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Bill Aims To Help Conn. Homeowners With Storm Damage Costs

The part of the street where Ridge Road meets Lexington Avenue in Danbury was closed after a telephone pole snapped and took down power lines.
Frankie Graziano
Connecticut Public Radio
The part of the street where Ridge Road meets Lexington Avenue in Danbury was closed after a telephone pole snapped and took down power lines.

One year after tornadoes ripped through Connecticut, many residents are still struggling with post-storm cleanup. In response, federal lawmakers announced Monday that they’re reintroducing what they call the DEBRIS Act (Diversifying Emergency Benchmarks for the Recovery of Individuals after Storms). 

Connecticut did receive federal disaster aid to cover public expenses following the storms that swept through the state last year, but individual homeowners aren’t allowed to apply for federal dollars for debris removal. The supercell thunderstorms and tornadoes destroyed hundreds of homes, and uprooted thousands of trees. Hamden was among the towns especially hard-hit. 

Hamden resident Adele Volpe said she still isn’t back in the home that she’s owned since 1963.

“I'm very happy with my insurance company, except for this landscaping stuff,” she told U.S. Senator Richard Blumenthal. “This neighborhood will take a long time before it gets back to the way it was.”

But Blumenthal and Congresswoman Rosa DeLauro said that while private homeowners have not been eligable for FEMA assistance for debris and tree removal, they could be covered under the DEBRIS Act.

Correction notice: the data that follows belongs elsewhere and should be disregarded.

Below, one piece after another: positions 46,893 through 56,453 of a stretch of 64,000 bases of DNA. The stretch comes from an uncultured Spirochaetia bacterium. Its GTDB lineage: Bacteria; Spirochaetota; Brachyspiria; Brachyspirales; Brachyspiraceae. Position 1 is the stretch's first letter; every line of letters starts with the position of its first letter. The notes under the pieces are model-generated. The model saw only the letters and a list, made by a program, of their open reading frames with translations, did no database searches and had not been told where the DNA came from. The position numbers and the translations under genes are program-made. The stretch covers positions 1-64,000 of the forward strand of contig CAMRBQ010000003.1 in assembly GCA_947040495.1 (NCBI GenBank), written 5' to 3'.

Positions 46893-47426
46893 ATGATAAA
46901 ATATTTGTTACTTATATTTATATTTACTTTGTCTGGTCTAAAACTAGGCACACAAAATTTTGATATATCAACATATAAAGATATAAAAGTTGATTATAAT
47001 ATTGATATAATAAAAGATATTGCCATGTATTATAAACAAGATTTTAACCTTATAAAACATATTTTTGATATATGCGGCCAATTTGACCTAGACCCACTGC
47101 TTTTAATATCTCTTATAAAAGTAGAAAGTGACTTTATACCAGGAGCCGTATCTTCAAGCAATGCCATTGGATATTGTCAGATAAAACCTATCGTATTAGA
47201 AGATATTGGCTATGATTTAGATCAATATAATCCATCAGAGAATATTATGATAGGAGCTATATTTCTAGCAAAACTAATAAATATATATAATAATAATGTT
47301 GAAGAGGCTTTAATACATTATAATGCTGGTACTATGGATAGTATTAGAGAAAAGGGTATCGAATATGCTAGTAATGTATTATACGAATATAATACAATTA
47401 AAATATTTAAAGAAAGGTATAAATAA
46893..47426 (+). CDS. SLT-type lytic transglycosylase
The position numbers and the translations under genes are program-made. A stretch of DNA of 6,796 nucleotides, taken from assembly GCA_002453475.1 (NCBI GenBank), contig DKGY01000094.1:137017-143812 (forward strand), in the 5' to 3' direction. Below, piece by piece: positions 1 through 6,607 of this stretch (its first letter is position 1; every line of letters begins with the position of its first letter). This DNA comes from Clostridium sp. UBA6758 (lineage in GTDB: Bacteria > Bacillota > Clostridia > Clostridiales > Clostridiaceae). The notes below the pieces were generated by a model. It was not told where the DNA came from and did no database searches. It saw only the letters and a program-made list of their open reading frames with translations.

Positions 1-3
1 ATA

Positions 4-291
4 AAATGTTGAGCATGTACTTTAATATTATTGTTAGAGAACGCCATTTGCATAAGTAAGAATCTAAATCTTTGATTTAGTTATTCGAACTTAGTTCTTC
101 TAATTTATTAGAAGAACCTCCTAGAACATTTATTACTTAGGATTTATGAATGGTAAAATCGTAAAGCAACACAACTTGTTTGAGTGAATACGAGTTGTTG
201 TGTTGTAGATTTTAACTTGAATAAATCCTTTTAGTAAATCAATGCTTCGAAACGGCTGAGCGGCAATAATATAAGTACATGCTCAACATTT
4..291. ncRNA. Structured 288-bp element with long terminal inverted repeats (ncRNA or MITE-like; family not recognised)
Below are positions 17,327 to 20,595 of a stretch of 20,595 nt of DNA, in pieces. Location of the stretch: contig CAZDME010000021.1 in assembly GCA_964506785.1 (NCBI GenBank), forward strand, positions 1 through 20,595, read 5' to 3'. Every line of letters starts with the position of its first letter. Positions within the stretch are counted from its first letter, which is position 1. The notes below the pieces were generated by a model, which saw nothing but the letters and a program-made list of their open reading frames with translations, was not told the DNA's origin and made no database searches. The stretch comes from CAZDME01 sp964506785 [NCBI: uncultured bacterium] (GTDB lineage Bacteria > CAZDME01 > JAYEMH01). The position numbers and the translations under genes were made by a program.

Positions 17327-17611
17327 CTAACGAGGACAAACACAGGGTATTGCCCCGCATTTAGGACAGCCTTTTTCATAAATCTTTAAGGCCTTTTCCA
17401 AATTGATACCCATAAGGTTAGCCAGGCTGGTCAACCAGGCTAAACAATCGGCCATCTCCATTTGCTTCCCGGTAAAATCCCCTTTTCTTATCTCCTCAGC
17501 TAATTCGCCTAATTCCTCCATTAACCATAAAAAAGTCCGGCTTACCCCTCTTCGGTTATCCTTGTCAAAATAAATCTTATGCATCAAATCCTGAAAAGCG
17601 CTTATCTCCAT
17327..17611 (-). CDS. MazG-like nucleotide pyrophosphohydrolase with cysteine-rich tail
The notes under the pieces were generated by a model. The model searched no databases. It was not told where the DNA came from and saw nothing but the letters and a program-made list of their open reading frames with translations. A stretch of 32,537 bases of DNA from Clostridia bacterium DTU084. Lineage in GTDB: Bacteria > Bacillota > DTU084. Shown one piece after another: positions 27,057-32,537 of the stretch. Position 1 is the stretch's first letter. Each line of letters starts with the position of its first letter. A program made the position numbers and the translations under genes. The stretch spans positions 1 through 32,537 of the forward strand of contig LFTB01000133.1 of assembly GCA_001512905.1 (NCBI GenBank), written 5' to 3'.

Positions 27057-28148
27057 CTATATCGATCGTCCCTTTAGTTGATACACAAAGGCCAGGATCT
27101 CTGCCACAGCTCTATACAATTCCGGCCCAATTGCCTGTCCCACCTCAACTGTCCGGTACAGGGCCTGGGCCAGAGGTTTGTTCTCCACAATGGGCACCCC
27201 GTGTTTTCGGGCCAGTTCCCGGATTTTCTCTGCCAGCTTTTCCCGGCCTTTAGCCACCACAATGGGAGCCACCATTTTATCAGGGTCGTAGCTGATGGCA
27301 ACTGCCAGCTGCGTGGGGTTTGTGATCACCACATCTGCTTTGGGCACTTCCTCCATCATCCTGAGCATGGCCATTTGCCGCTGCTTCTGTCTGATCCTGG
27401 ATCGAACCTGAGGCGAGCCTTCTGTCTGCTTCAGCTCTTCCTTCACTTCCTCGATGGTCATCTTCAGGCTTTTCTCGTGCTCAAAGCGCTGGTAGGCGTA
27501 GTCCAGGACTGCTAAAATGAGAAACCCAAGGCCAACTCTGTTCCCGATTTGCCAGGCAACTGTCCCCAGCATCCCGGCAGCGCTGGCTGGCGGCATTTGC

Blumenthal said many homeowners were left with tens of thousands of dollars worth of cleanup and tree removal after their claims were denied by FEMA. This bill, he said, would guarantee that homeowners have removal costs covered.

If the act passes , Blumenthal said  people will be able to "sleep at night, knowing that their homeowner insurance may not cover it, but the federal government will, whether it’s branches, gutters, shutters, bushes — all the stuff that happens during these kinds of superstorms that right now the federal government fails to cover."

The legislation is being reintroduced after it was denied last year by the Republican-run house. Now, said Blumenthal, “the politics have changed. After the last election we have a different party in charge. It should be nonpolitical, but the fact is, the change of leadership in the house changes everything.”

Congresswoman Rosa DeLauro said if the measure passes it would not only provide necessary support moving forward, but it would also be retroactive to last May, so that “previously affected homeowners, like those impacted last year, could reapply for this assistance.”

DeLauro said she couldn't make any guarantees, but they’re hoping to advance the DEBRIS Act by putting it into the 2020 Department of Homeland Security Bill.